Bargains galore for investors
Susie Watkins Polakova
It has a stunning coastline, rugged mountains and green and lush surroundings.
Want more persuading?
The province has a technically advanced labour force, a cosmopolitan lifestyle, an international travel hub and value-for-money investment opportunities.
So, with this kind of sales patter, why is it that so few foreign buyers think about investing in property in Northern Ireland?
Over the past few years the property market in Northern Ireland has taken a real pounding, with prices in virtual free fall. According to its latest report, the Royal Institution of Chartered Surveyors says house prices have fallen every month since August 2007.
This has left a market where, if foreign buyers are willing to leap out of the comfort zone of mainland Britain and its southeast, bargains, especially in the prime market, abound.
A good example would be Mourne Park Country Estate, which is about halfway between Belfast and Dublin, and sandwiched between the mountains and the coast. Steeped in history, the house has played host to high society folk from Edward VII to the movie star Errol Flynn. It has 17 bedrooms, its own lake, arboretum and championship golf course next door, but a price tag that is surprisingly modest: you will get change from GBP7 million (HK$90 million).
Beth Robinson, agent and senior partner at Templeton Robinson, which is marketing the property, says: 'This is an amazing place, and currently is on the market at GBP6.5 million. In 2007/8, this property was on the market with guide price of GBP10 million. It does indeed represent excellent value for money.'
The agents have fielded interest from developers in Hong Kong, Australia and New Zealand. But Robinson says: 'All the parties who have expressed interest have a connection or family link with Northern Ireland.'
It is an experience mirrored elsewhere.
'I have been selling houses and property in Northern Ireland for 15 years,' says Mark Brennen, who works for Northern Irish estate agency McAfee, which was until recently the biggest operator in the region. 'There is simply very, very little interest from overseas.
'When you do meet a buyer from abroad they tend to be people who were born here and then moved away to study or live for a while, before coming home. We get some interest from the United States because of that reason.'
The average prices in Northern Ireland are in the same ballpark as those on the mainland, with the average house in Belfast now costing GBP157,766. That is down 4.1 per cent year-on-year but, in a sign that things may not be as gloomy as some investors fear, up 14.2 per cent on the quarter.
At the top end of the market, however, there is very little to support high prices, and overall the market has nowhere to go.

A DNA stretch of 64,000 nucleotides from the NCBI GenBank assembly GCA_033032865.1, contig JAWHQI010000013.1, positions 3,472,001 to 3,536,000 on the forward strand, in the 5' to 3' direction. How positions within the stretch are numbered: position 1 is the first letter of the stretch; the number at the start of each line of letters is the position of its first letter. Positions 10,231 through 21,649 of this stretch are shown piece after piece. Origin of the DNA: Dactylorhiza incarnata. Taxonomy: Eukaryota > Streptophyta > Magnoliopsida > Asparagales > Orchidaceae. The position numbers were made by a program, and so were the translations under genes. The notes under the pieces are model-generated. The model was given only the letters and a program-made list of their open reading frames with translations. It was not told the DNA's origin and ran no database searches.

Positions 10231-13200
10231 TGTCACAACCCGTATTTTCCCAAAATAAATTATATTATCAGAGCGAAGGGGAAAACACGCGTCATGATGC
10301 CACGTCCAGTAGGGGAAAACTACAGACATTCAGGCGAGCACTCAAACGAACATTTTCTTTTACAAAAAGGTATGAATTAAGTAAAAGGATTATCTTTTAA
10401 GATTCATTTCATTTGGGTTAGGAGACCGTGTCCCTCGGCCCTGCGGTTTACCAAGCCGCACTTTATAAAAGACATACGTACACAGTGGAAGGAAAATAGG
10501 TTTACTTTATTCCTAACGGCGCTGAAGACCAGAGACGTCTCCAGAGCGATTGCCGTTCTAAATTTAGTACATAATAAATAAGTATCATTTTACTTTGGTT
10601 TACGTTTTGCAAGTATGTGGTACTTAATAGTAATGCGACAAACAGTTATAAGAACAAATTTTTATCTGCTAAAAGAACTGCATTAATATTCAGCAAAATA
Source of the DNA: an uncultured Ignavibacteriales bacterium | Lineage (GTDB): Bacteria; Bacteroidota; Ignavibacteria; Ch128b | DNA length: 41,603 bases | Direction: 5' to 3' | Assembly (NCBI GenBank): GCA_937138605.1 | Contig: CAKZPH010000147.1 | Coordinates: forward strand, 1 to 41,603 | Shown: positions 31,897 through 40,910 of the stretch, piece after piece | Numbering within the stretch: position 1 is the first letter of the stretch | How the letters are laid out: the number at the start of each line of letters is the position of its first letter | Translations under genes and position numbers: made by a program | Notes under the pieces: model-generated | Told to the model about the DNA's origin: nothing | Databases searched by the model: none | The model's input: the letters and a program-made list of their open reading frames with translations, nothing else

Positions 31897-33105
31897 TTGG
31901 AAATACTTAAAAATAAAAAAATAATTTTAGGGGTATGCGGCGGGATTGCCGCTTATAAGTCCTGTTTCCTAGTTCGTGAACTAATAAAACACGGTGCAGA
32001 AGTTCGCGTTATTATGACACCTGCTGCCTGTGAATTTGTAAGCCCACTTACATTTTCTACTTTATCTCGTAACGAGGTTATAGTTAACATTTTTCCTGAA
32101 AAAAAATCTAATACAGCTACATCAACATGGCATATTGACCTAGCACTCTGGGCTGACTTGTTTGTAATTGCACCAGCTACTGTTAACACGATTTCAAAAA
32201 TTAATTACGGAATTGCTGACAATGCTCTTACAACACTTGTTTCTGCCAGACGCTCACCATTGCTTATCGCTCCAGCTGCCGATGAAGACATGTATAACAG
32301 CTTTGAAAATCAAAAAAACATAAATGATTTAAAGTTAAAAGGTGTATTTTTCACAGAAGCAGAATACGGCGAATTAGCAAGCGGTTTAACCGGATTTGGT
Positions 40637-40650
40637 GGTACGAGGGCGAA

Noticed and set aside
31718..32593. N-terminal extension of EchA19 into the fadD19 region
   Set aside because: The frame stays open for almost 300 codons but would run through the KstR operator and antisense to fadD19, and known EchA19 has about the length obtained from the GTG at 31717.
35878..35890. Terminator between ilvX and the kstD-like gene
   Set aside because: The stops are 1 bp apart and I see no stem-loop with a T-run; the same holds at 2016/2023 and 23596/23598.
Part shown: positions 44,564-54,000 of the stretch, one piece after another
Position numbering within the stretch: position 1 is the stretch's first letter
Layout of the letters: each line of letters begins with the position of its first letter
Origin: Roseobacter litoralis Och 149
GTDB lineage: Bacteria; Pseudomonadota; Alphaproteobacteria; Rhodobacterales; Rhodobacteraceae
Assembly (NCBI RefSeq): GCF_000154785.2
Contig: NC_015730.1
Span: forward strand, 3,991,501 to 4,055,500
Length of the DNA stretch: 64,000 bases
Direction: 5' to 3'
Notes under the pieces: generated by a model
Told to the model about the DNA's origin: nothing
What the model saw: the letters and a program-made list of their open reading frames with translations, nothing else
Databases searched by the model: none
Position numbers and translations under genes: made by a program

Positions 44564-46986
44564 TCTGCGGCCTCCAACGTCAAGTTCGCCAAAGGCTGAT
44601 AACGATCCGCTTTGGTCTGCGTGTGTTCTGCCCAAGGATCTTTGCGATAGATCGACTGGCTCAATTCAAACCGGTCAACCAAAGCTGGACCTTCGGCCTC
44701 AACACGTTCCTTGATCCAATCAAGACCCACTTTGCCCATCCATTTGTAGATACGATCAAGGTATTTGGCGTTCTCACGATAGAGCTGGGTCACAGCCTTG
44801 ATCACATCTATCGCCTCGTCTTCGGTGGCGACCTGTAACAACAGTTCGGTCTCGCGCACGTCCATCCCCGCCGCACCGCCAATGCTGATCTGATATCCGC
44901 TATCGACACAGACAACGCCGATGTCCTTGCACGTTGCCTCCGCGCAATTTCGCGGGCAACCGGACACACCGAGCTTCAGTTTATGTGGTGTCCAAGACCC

Leading real estate agent Michael Burke, from independent firm O'Connor Kennedy Turtle, explains: 'Regrettably from a vendor's point of view, or fortunately from a purchaser's perspective, the recovery in the market in Northern Ireland is going to be L shaped, as opposed to many pundits' version, of a V form or more rapid recovery.'
He is selling the more than comfortable Carricklee House, in Strabane, which has 10 bedrooms, stables, paddocks, tennis court and orchard, for about GBP800,000.
There is a definite price discount because of the location, according to Burke: 'Despite the many attributes of this residential, holding the price is very competitive to reflect the currently inactive market, particularly for quality homes, and I guess to reflect the marginal location on the edge of the border between north and south of Ireland.'
Move the house to Britain, or even a little closer to Belfast, and the price tag would be well over GBP2 million.
In Northern Ireland's commercial sector, which is often a thermometer for how house prices will behave, the word used by the world's leading commercial real estate adviser, CB Richard Ellis, is: 'challenging'. Unemployment in the region is on the rise and, although the company reports that 20 per cent of international retailers now have a presence in the Belfast market, up from 19.5 per cent last year so far this year, there have been no new institutional buyers for any prime investment properties.
But perhaps this lack of activity is also a bonus, clearing the way for buyers to proceed at a more measured pace?
'The good news is that it is a much more stable market, and the opportunities for bargains are here,' Brennen says. 'You can get better value for money and, if you are looking for property to buy and then rent [out], the yields are very healthy. Just don't look at getting in and out of your sale quickly.
'Here in Northern Ireland, I think we are a bit more cautious anyway and careful with our money, which is a good thing.'
Burke puts a less positive spin on things: 'There are no apparent signs of the market picking up,' he says.
'That's because no one is sure whether property prices have bottomed out.'